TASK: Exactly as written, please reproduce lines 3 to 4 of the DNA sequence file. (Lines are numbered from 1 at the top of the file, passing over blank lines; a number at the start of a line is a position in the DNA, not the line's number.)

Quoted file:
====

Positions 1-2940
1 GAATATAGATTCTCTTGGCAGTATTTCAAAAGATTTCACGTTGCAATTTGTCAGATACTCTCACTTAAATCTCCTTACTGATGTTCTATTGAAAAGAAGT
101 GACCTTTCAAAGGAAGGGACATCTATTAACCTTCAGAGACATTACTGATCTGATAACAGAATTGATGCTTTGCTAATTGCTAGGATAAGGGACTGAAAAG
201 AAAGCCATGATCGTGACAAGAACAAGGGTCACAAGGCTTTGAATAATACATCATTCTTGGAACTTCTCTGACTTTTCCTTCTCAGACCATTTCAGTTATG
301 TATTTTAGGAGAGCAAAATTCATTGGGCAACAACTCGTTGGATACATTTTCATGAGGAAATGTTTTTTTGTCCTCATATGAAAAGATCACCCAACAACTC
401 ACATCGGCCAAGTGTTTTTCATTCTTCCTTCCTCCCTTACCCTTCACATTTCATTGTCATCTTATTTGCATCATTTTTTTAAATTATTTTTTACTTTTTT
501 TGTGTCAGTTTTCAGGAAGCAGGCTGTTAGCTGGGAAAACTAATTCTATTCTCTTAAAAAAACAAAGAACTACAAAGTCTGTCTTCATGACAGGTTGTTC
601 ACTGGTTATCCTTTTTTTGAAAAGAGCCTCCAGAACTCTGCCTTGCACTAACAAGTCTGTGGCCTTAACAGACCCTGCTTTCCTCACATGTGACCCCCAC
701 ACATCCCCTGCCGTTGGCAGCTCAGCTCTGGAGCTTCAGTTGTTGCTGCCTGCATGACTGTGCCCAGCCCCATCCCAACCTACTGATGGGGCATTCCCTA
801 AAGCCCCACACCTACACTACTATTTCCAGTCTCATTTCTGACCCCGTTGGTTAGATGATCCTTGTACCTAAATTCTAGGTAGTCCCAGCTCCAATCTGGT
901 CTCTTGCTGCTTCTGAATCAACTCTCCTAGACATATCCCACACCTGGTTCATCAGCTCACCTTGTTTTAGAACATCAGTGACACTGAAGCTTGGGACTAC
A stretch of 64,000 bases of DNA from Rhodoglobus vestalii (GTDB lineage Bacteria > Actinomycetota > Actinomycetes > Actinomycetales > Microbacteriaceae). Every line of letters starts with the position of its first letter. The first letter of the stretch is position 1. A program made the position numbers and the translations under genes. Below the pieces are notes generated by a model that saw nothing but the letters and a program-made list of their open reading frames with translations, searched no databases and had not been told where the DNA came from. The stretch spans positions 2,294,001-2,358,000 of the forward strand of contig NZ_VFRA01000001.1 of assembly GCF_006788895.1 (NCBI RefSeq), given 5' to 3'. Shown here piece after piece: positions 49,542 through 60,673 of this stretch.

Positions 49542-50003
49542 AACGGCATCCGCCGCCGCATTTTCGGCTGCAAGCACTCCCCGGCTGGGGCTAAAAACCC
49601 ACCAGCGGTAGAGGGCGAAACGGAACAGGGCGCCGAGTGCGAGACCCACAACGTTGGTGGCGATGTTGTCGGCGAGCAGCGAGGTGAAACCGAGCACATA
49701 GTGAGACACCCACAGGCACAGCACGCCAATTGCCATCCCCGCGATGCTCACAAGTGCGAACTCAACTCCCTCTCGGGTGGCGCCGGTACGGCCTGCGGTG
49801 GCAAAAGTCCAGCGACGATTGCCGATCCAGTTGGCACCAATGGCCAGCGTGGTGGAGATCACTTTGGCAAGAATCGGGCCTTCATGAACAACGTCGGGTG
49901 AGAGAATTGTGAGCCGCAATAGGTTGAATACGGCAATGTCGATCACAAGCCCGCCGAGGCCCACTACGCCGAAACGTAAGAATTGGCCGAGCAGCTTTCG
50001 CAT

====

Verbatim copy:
101 GACCTTTCAAAGGAAGGGACATCTATTAACCTTCAGAGACATTACTGATCTGATAACAGAATTGATGCTTTGCTAATTGCTAGGATAAGGGACTGAAAAG
201 AAAGCCATGATCGTGACAAGAACAAGGGTCACAAGGCTTTGAATAATACATCATTCTTGGAACTTCTCTGACTTTTCCTTCTCAGACCATTTCAGTTATG